Exposing human lung cells with genetic mutations associated with high risk for lung cancer to the chemicals in electronic-cigarette (e-cigarette) vapor enhanced the cells’ cancerous behaviors, according to preliminary results presented here at the AACR-IASLC Joint Conference on the Molecular Origins of Lung Cancer, held Jan. 6–9.
E-cigarettes are battery-powered, electronic nicotine-delivery systems that are rapidly increasing in popularity. They are considered safer than regular cigarettes because they do not combust tobacco or produce smoke. However, very few studies have investigated how e-cigarette use affects lung function and whether it can promote lung cancer.
“Mutations in the genes P53 and KRAS are often found in the airways of current and former smokers at high risk for lung cancer,” said Stacy J. Park, Ph.D., a postdoctoral fellow at the University of California, Los Angeles. “We found that e-cigarette exposure enhances the aggressive behavior of human lung epithelial cells that have P53 and KRAS mutations. As a result, we think that e-cigarette exposure could contribute to lung cancer in individuals at high risk for the disease.
“Clearly, our results are very preliminary, and much more research is needed to better establish the role of e-cigarettes in lung cancer,” continued Park. “But I think they show that people should approach e-cigarette use with caution and not assume it is safe.”
Park and colleagues studied human bronchial epithelial cells carrying mutations in the P53 and KRAS genes. The cells were grown in a liquid medium that had been previously exposed for four hours to e-cigarette vapor or tobacco smoke. The investigators predominantly used nicotine levels estimated to be similar to the nicotine levels to which lung airway cells are exposed during e-cigarette smoking.
Using this approach, the P53- and KRAS-mutant, human bronchial epithelial cells showed cancer-like behaviors irrespective of whether the medium had been generated using e-cigarette vapor or tobacco smoke. Among the cancerous behaviors enhanced by growing the cells in the medium was the ability of the cells to become invasive and to exhibit colony formation, which is a process fundamental to the survival and metastasis of cancer cells.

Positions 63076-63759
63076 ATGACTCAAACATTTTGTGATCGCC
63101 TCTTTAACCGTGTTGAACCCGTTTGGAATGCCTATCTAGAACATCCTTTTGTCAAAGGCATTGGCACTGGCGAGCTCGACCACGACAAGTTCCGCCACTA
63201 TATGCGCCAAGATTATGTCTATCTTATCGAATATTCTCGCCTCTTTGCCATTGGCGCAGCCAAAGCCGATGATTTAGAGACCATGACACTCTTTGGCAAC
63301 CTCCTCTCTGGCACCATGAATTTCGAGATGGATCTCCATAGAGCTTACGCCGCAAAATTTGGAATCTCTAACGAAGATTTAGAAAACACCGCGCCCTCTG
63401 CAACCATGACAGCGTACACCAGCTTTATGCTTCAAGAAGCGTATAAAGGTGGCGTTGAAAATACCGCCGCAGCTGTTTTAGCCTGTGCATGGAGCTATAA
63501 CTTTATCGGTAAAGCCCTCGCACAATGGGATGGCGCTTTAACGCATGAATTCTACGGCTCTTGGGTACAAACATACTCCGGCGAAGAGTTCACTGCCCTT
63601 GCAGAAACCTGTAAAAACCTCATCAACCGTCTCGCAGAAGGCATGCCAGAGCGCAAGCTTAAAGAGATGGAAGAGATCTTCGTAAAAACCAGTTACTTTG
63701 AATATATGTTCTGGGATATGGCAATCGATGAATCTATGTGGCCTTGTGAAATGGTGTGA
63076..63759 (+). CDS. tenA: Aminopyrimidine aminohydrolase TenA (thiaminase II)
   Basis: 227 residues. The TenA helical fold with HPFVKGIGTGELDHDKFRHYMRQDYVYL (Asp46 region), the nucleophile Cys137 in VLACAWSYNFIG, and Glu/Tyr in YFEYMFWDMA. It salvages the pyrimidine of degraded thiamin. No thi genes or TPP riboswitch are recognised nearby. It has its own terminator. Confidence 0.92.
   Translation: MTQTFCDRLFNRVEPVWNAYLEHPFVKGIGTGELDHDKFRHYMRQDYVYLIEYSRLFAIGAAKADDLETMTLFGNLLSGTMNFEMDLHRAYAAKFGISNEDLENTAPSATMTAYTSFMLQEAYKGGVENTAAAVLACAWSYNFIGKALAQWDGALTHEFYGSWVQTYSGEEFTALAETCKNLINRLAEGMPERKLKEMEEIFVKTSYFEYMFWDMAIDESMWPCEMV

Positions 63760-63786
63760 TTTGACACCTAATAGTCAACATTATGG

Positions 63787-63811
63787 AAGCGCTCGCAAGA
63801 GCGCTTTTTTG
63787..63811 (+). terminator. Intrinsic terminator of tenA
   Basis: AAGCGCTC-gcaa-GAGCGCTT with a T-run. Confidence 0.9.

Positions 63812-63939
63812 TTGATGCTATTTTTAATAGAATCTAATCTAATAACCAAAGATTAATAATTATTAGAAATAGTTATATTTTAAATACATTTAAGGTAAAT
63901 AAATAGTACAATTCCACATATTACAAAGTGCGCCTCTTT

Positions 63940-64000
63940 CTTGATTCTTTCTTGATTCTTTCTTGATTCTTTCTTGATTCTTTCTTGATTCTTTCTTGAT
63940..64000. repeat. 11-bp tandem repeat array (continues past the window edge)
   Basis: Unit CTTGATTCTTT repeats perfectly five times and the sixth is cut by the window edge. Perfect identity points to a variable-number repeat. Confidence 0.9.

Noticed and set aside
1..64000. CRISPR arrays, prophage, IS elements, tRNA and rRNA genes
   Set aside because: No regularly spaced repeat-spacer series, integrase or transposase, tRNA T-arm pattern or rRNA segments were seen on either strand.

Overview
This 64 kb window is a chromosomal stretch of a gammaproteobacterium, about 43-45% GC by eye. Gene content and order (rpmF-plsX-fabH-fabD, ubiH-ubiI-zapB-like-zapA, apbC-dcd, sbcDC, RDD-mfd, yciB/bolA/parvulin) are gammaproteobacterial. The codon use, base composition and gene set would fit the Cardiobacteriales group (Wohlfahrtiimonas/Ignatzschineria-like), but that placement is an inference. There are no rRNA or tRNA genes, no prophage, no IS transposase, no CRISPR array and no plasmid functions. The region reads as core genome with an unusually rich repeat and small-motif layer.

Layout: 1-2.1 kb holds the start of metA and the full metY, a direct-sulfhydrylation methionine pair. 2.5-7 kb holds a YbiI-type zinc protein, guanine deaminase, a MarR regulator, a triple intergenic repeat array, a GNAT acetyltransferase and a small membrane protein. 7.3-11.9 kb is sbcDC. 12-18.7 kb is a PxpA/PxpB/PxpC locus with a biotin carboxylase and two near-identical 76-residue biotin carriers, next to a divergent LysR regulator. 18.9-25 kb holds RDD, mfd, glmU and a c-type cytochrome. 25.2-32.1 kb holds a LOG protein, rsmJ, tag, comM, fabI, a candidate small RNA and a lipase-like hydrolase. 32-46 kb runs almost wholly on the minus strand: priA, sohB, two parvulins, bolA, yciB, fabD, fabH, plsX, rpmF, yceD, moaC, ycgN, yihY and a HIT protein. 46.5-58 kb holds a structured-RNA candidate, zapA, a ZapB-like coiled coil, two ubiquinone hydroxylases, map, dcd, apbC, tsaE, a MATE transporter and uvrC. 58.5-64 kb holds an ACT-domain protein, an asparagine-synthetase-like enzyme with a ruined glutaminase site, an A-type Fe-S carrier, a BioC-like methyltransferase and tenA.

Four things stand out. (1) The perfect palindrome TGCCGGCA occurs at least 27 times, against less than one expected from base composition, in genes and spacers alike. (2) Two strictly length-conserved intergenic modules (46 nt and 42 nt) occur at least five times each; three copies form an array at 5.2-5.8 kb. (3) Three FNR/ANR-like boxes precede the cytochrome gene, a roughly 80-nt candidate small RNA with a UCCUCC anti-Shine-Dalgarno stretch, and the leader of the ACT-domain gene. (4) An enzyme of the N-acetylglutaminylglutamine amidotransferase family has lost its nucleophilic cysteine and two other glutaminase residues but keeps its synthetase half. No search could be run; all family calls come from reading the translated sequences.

The researchers also found that changes in gene expression following growth in the medium generated using e-cigarette vapor were very similar to those changes seen when the cells were grown for the same period of time in the medium generated using tobacco smoke.
In immortalized human bronchial epithelial cells with normal P53 and KRAS genes, which model normal airways, the high-nicotine medium generated using e-cigarette vapor was toxic, reducing cell growth and triggering cell death, but it did not cause the cells to develop cancerous behaviors, according to Park. “Since many users of e-cigarettes are smokers who generally have an elevated risk of developing lung cancer due to the presence of mutations, our data suggest that within this population at high risk for lung cancer, e-cigarettes may be harmful.”
This study was supported by funds from the National Institutes of Health; the National Cancer Institute; the National Heart, Lung, and Blood Institute; and the University of California Tobacco-related Disease Research Program. Park declares no conflicts of interest.